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According action addition affairs Africa alliance Allies American assume attempt become Britain British cause cent century civilization co-operation colonial common Commonwealth complete concerned Conference considerable countries course cultural dependent determined direct distinct Doctrine Dominions duties economic effective Empire England English English-speaking entirely equal essential established Europe European existing Exports expression extent fact factor favour force foreign France freedom fundamental future German give groups ideals Imperial important increasing independence individual inevitable instance interests Italy largely league less matter means merely military millions Monroe moral nations nature neutrality organization peace Persian political position possible present principle probably problem proposed protective question realized regarded relations responsibility result rule Russia South sovereignty theory tion trade treaties union United United Kingdom unity vital western whole
Stran 66 - Our first and fundamental maxim should be, never to entangle ourselves in the broils of Europe. Our second, never to suffer Europe to intermeddle with cis-Atlantic affairs. . America, North and South, has a set of interests distinct from those of Europe, and peculiarly her own. She should, therefore, have a system of her own, separate and apart from that of Europe. While the last is laboring to become the domicile of despotism, our endeavor should surely be to make our hemisphere that of freedom.
Stran 84 - Nothing contained in this convention shall be so construed as to require the United States of America to depart from its traditional policy of not intruding upon, interfering with, or entangling itself in the political questions of policy or internal administration of any foreign state; nor shall anything contained in the said convention be construed to imply a relinquishment by the United States of America of its traditional attitude toward purely American questions.
Stran 155 - A steadfast concert for peace can never be maintained except by a partnership of democratic nations. No autocratic government could be trusted to keep faith within it or observe its covenants: It must be a league of honor, a partnership of opinion.
Stran x - Methinks I see in my mind a noble and puissant nation rousing herself like a strong man after sleep, and shaking her invincible locks : methinks I see her as an eagle mewing her mighty youth, and kindling her undazzled eyes at the full mid-day beam...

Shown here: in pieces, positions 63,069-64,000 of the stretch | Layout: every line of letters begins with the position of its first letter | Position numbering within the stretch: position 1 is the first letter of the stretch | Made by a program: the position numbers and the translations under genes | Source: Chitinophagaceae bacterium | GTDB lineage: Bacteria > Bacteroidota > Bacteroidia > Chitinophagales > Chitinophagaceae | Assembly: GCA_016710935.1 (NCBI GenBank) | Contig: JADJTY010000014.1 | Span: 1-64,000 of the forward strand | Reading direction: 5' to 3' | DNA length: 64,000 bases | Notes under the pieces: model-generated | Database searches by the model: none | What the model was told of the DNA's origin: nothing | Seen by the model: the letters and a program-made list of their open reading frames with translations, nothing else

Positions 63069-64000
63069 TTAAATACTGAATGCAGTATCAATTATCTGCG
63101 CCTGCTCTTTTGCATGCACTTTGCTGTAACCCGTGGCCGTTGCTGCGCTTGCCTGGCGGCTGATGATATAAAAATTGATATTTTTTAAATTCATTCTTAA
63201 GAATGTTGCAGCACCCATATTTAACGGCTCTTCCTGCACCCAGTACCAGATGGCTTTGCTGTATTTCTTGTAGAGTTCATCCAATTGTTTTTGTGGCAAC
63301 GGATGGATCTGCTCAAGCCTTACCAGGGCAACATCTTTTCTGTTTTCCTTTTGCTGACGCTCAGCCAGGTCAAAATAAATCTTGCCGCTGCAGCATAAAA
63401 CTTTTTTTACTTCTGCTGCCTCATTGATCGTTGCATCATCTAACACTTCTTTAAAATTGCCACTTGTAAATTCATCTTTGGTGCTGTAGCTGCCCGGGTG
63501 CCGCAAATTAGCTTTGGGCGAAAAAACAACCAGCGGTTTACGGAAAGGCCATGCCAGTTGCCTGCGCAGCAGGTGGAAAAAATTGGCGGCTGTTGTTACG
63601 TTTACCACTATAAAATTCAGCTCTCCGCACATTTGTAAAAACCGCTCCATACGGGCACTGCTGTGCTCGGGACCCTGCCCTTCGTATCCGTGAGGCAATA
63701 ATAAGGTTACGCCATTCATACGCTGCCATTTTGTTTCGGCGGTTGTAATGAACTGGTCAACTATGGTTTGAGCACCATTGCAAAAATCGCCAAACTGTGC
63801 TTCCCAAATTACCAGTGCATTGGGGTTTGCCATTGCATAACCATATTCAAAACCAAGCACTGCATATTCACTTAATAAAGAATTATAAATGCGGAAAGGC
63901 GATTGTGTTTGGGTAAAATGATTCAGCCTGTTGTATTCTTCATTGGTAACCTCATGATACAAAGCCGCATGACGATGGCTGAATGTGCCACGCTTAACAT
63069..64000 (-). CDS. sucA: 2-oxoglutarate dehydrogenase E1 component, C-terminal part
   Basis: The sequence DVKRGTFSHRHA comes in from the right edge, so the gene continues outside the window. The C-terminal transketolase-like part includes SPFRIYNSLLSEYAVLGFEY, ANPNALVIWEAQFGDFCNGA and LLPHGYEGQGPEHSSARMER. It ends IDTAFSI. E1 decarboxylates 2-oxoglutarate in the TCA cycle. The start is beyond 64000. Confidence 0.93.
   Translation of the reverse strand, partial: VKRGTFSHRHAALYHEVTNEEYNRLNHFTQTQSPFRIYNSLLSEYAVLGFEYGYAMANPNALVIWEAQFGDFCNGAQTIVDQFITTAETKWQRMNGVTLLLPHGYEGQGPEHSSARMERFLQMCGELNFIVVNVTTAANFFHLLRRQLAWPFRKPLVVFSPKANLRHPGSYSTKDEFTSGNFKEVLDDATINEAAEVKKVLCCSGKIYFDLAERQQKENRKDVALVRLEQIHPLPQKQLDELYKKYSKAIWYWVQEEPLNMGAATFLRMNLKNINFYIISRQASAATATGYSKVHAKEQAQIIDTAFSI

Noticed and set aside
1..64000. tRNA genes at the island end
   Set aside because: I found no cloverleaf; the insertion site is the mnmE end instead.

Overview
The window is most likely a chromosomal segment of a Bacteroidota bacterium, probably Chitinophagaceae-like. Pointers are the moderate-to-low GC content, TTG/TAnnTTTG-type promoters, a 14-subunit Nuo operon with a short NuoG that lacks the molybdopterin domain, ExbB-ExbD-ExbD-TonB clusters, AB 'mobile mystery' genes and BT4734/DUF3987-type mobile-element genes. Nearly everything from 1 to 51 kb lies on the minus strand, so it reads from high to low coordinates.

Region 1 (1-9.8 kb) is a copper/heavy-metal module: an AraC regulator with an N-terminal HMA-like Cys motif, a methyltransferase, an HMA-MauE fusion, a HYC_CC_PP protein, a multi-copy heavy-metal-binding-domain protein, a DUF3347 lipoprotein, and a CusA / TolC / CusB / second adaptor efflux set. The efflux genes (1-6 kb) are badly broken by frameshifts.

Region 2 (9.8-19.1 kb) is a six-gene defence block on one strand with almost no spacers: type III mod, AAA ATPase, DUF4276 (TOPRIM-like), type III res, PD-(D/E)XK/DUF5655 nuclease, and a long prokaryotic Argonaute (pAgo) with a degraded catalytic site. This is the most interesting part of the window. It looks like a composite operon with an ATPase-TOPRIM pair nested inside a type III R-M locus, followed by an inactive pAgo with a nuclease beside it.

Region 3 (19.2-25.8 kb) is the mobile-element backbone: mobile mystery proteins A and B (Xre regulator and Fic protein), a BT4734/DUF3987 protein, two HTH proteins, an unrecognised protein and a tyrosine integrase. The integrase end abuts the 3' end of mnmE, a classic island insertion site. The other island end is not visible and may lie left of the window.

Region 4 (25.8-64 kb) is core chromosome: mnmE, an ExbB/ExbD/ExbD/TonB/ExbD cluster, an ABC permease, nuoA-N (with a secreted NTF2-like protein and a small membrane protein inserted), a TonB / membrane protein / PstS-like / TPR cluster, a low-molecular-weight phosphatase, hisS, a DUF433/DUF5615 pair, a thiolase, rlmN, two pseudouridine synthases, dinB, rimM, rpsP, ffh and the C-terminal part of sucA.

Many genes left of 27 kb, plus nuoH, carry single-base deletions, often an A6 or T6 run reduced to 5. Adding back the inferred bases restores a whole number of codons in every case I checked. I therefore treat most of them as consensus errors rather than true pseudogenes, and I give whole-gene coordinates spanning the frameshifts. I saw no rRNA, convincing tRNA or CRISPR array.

Stran 74 - Hence she must be engaged in frequent controversies, the causes of which are essentially foreign to our concerns. Hence, therefore, it must be unwise in us to implicate ourselves by artificial ties in the ordinary vicissitudes of her politics, or the ordinary combinations and collisions of her friendships or enmities. Our detached and distant situation invites and enables us to pursue a different course.
Stran 77 - Great Britain is the nation which can do us the most harm of any one, or all on earth; and with her on our side we need not fear the whole world. With her, then, we should most sedulously cherish a cordial friendship; and nothing would tend more to knit our affections than to be fighting once more, side by side, in the same cause.
Stran 153 - Our object now, as then, is to vindicate the principles of peace and justice in the life of the world as against selfish and autocratic power and to set up amongst the really free and self-governed peoples of the world such a concert of purpose and of action as will henceforth insure the observance of those principles.
Stran 296 - ... full recognition of the Dominions as autonomous nations of an Imperial Commonwealth, and of India as an important portion of the same...
Stran 74 - The great rule of conduct for us in regard to foreign nations is, in extending our commercial relations to have with them as little political connection as possible.
Stran 147 - First, that every people has a right to choose the sovereignty under which they shall live. Second, that the small States of the world have a right to enjoy the same respect for their sovereignty and for their territorial integrity that great and powerful nations expect and insist upon. And...